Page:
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Chapter 10 : Ten: Into the Darkness
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“I s’pose he’s got those electric lights,” I say, grazing my hands over the walls until my fingers find a light switch. Electrically illuminated, the entrance of North’s home is quite charming, if a bit plain. The décor is tasteful and simplistic, and the walls are covered with black-and-white prints of scenes from Paris. “Well, this is nice. Not exactly the sort of place you’d expect a serial killer to live.”
“We don’t know that he’s a serial killer,” Remus reminds me, circling around the room. “From what his sister told me, he’s a perfectly ordinary bloke, works at a Muggle law firm.”
“I still don’t see why Moody wouldn’t let me come with you to talk to her,” I huff, walking over to a bookshelf and scanning the titles. All the titles seem very generic: cookbooks, books on gardening, encyclopedias. There are also several framed photographs, most of which show a skinny blonde boy holding up trophies and awards. “Something’s obviously wrong with him – he’s got far too many pictures of himself.”
“That’s hardly grounds to accuse him of murder,” says Remus mildly, disappearing into the kitchen. Judging by what I know of Remus’ personality, he wouldn’t normally be one for breaking and entering, but we’ve got an official warrant from the Ministry, so technically we’re not doing anything wrong. Moody rushed the warrant through the Department of Magical Law Enforcement for us, hoping we’d be able to find something incriminating in North’s house that’ll speed this case along before more innocent Muggles are killed. In the two days it took to get the warrant approved, Remus paid a visit to North’s sister, which didn’t yield any results.
“Anyway, Remus, you’re still on for dinner tonight, yeah?” I call, opening a door into what turns out to be a small bathroom decorated with a tasteful seashell motif.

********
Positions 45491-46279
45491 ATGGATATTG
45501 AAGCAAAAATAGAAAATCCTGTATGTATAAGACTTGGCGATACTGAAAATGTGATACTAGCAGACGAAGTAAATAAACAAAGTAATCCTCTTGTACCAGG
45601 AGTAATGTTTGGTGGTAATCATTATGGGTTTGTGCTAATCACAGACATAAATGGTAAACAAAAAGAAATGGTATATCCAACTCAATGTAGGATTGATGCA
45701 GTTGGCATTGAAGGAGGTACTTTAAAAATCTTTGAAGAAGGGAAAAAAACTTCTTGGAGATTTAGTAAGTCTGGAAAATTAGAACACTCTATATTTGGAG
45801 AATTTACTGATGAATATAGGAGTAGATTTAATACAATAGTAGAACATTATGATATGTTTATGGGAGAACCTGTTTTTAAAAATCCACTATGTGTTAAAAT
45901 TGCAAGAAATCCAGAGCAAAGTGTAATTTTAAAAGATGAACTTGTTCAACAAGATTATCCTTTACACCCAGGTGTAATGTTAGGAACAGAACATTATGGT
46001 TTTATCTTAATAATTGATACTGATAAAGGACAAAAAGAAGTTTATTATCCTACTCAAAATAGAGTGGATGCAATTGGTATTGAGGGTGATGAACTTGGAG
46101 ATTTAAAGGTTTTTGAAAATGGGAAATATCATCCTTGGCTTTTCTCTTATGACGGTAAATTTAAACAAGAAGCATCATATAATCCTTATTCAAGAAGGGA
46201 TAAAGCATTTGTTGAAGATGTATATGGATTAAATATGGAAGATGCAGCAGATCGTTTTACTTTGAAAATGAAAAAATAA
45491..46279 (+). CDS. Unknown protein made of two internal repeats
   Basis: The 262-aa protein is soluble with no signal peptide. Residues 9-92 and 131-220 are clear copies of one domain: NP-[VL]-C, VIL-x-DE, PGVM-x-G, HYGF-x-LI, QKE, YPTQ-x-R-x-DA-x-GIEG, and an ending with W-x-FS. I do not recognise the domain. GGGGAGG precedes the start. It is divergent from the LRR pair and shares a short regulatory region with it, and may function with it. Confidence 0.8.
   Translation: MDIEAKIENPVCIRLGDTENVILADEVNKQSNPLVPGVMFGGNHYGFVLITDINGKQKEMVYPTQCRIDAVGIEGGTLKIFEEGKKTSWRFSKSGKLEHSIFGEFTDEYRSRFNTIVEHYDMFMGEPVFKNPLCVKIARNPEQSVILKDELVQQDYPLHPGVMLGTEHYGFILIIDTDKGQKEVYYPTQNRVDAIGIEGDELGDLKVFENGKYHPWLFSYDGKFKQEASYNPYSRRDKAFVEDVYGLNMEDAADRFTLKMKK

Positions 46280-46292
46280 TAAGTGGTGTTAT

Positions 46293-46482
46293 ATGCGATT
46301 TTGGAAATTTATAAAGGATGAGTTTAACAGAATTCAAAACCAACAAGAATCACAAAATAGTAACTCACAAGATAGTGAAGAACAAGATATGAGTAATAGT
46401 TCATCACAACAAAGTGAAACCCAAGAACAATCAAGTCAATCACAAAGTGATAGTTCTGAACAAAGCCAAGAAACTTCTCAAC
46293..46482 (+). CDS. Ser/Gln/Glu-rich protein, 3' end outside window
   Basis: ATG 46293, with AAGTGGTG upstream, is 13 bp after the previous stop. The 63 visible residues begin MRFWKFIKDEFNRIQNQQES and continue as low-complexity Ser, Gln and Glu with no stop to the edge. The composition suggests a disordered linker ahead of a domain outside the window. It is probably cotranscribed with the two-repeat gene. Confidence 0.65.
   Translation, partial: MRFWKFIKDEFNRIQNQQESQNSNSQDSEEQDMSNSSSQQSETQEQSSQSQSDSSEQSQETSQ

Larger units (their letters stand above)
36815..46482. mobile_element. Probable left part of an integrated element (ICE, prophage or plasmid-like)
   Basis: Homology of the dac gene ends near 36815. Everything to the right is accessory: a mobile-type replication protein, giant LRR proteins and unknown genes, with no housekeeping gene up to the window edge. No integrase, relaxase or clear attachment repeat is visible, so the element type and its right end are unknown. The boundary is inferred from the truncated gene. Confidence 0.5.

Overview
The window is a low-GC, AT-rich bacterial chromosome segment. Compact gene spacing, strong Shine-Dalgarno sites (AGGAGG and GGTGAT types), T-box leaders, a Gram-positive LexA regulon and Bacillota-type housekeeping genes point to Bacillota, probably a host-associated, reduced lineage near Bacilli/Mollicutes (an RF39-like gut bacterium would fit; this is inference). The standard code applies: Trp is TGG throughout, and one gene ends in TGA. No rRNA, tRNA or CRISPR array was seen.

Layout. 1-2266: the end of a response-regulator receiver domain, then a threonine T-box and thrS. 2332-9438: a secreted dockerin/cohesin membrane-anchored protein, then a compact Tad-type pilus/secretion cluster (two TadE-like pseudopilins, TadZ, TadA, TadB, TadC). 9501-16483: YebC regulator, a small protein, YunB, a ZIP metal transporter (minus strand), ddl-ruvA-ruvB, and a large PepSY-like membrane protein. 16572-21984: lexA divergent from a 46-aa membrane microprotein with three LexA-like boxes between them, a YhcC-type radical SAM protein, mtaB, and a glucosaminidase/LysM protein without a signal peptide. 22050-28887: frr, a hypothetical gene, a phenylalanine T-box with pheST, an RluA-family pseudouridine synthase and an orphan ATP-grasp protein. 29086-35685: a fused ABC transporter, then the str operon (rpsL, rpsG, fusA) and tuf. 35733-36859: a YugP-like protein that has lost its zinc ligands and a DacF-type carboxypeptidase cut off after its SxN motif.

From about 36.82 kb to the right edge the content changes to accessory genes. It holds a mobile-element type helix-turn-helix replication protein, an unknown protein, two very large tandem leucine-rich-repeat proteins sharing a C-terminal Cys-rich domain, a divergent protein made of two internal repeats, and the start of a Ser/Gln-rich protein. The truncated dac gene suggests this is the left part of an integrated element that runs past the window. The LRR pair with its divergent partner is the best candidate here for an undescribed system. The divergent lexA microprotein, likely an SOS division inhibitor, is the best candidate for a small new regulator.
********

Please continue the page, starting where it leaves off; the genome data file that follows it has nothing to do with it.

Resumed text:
From the kitchen, Remus makes a noise that sounds affirmative. I glance around the bathroom, quickly looking through the cabinets under the sink.
“And would you mind stopping by Devlin and Sneedley’s this week?”
“What’s Devlin and Sneedly’s?” says Remus. His voice is accompanied by the sounds of drawers being opened and shut, and silverware clinking around.
I roll my eyes at his naïveté. “The liquor store on Diagon Alley. I can’t exactly go myself, now the whole magical world thinks I’ve given up drinking, but I’m running low.”
“I think your definition of ‘low’ must be different from mine,” says Remus. “Give me a list, and I’ll stop by.”
“Thanks,” I call, making a mental note to do something nice for Remus in the near future. Maybe I’ll get him a houseplant, I’ve always thought it would be nice to have one in the kitchen. The trouble is that I’m honestly shit at plants, I remember to water them and everything but somehow they always end up dying.
The bathroom seems to be pretty much in order, no dead bodies in the bathtub or anything. There’s a small white cabinet on the wall above the toilet. Not expecting to find anything interesting, I lean over and pry it open. As expected, the top shelves of the cabinet are stocked with miniature bottles of shampoo, and bars of soap. My eyes drop to the bottom shelf – which turns out to be much more fun. There are about half a dozen small plastic containers packed onto the shelf, each full to the brim with brightly colored tablets. I grab one, squinting down at its label: